There are widely differing accounts of Augustine's place in the early history of the notion of conscience. While some regard his contribution as groundbreaking, others consider that he only stressed interiority more than earlier authors. Starting with a contrast with Jerome, the present article aims at clarifying Augustine's specific contribution and the place of conscience in his moral thought.
Philippa Foot has recently argued that non-cognitivism rests on a mistake. According to Foot, non-cognitivism cannot properly account for the role of reasons in moral thinking. Furthermore, Foot argues that moral judgements share a conceptual structure with the kind of evaluations that we make about plants and animals, which cannot be couched in non-cognitivist terms. In this article I argue that, in the form of expressivism, non-cognitivism is capable of accommodating most of what Foot says about reasons and morality. I (...) then argue that the kind of evaluative judgements Foot suggests that we make about plants and animals, does not constitute a plausible alternative to an expressivist understanding of moral judgements. Finally I consider an account similar to Foot's, defended by Rosalind Hursthouse, which, I argue, suffers from an inconsistency, the avoidance of which leaves Hursthouse with a view that is either compatible with expressivism or shares the same problems as Foot's. (shrink)
My main thesis in this article is that Descartes' ethics should be understood as involving a distinction between happiness and well-being. The distinction I have in mind is never clearly stated or articulated by Descartes himself, but I argue that we nevertheless have good reason to embrace it as an important component in a charitable reconstruction of his ethical thought. In section I, I present Descartes' account of happiness and of how he thinks happiness can (and cannot) be acquired. Then, (...) in section II, I introduce and develop the distinction between happiness and well-being. I do this via a discussion of a difficult passage in one of Descartes' letters to Elisabeth, where he may seem first to grant and then immediately to reject the view that people's happiness can vary in degree depending on the possession of goods or perfections that are outside their power to control. I believe my proposed distinction can help us make good sense of this passage. In the last two sections (III and IV), I then offer some further grounds or reasons for why the proposed distinction should be ascribed to Descartes. (shrink)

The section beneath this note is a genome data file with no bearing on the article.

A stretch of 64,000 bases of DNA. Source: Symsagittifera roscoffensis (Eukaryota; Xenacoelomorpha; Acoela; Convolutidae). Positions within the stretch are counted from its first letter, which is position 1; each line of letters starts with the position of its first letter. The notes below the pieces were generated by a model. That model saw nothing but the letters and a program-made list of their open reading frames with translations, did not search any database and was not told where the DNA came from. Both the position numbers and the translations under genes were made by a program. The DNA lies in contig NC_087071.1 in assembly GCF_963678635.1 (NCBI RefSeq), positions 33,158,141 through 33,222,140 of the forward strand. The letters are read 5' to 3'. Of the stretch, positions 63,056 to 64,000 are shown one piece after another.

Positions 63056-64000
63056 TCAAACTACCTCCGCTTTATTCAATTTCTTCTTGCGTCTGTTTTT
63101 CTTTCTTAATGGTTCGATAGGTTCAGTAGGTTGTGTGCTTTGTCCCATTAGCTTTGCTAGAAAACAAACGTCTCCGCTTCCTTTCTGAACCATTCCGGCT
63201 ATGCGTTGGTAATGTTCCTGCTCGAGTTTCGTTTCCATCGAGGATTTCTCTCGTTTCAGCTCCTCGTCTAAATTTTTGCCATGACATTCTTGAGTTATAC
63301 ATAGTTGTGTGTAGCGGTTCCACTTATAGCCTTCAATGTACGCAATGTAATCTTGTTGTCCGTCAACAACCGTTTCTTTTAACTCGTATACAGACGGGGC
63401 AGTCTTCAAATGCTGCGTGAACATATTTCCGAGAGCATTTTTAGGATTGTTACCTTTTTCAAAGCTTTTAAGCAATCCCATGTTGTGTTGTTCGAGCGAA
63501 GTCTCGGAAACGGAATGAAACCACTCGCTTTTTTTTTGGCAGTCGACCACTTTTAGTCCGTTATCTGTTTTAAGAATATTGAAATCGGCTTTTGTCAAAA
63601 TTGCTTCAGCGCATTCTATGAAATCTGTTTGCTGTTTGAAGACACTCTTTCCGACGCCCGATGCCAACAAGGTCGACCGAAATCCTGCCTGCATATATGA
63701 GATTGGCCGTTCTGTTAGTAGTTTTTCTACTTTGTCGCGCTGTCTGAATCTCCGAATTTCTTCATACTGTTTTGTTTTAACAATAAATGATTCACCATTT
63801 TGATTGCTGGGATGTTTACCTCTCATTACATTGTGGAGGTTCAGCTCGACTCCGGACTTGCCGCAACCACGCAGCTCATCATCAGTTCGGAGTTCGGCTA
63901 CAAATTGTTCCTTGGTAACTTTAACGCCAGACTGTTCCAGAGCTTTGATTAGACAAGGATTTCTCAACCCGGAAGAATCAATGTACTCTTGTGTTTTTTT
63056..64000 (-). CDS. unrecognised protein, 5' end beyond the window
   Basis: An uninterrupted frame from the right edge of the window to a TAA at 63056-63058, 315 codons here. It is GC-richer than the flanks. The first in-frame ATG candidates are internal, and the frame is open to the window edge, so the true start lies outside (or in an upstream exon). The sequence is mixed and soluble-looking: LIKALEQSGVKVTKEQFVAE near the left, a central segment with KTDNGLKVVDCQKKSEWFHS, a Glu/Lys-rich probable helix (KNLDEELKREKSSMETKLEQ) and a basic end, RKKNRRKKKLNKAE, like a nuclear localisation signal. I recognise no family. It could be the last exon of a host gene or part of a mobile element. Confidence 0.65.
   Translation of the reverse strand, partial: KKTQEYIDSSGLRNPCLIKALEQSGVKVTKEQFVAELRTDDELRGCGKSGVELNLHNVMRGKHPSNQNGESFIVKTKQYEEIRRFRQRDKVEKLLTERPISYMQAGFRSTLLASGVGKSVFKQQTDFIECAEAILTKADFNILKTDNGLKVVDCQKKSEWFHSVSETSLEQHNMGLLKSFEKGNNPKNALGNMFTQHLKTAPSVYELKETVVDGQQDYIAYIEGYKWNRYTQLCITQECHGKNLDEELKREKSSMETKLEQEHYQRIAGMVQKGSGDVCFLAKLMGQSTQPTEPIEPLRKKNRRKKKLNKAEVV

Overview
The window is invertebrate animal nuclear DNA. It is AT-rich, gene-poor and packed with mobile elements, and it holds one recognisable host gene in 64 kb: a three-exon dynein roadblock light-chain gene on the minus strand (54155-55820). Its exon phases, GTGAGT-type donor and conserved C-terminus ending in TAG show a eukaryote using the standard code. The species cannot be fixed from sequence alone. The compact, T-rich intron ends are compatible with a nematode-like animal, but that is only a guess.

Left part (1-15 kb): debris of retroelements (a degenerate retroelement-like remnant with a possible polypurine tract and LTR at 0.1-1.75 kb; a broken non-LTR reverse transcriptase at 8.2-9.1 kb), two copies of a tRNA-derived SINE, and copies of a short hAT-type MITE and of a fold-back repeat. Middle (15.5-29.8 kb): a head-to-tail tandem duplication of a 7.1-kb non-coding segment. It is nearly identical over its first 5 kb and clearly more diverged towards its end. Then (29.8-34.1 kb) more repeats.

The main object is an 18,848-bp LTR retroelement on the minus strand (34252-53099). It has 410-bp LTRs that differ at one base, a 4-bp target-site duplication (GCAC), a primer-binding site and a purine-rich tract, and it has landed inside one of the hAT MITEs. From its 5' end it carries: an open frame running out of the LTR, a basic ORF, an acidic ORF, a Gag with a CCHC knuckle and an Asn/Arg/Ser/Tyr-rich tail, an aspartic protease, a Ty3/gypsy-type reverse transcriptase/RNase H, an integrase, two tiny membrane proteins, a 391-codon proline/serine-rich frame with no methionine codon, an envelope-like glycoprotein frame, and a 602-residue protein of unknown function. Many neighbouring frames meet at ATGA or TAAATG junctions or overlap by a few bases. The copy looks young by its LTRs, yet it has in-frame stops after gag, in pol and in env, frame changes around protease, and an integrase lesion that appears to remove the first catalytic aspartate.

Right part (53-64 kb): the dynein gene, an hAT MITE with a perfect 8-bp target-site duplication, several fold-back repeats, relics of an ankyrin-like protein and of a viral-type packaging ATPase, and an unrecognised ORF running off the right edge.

Moral particularism is commonly presented as an alternative to approaches to ethics, such as consequentialism or Kantianism. This paper argues that particularists' aversions to consequentialism stem not from a structural feature of consequentialism per se, but from substantial and structural axiological views traditionally associated with consequentialism. Given a particular approach to (intrinsic) value, there need be no conflict between moral particularism and consequentialism. We consider and reject a number of challenges holding that there is after all such a conflict. We (...) end by suggesting that our proposed position appears quite appealing since it preserves attractive elements from particularism as well as consequentialism. (shrink)
Based on the 'Partnership Model of Corporate Ethics' (Wood, 2002), this study examines the ethical structures and processes that are put in place by organizations to enhance the ethical business behavior of staff. The study examines the use of these structures and processes amongst the top companies in the three countries of Australia, Canada, and Sweden over two time periods (2001–2002 and 2005–2006). Subsequendy, a combined comparative and longitudinal approach is applied in the study, which we contend is a unique (...) approach in the area of business ethics. The findings of the study indicate that corporations operating in Sweden have utilized ethical structures and processes differently than their Canadian and/or Australian counterparts, and that in each culture the way that companies fashion their approach to business ethics appears congruent with their national cultural values. There does, however, appear to be a convergence of views within the organizations of each culture, as the Swedish companies appear to have been more influenced in 2005–2006 by an Anglo-Saxon business paradigm than they have been in the past. (shrink)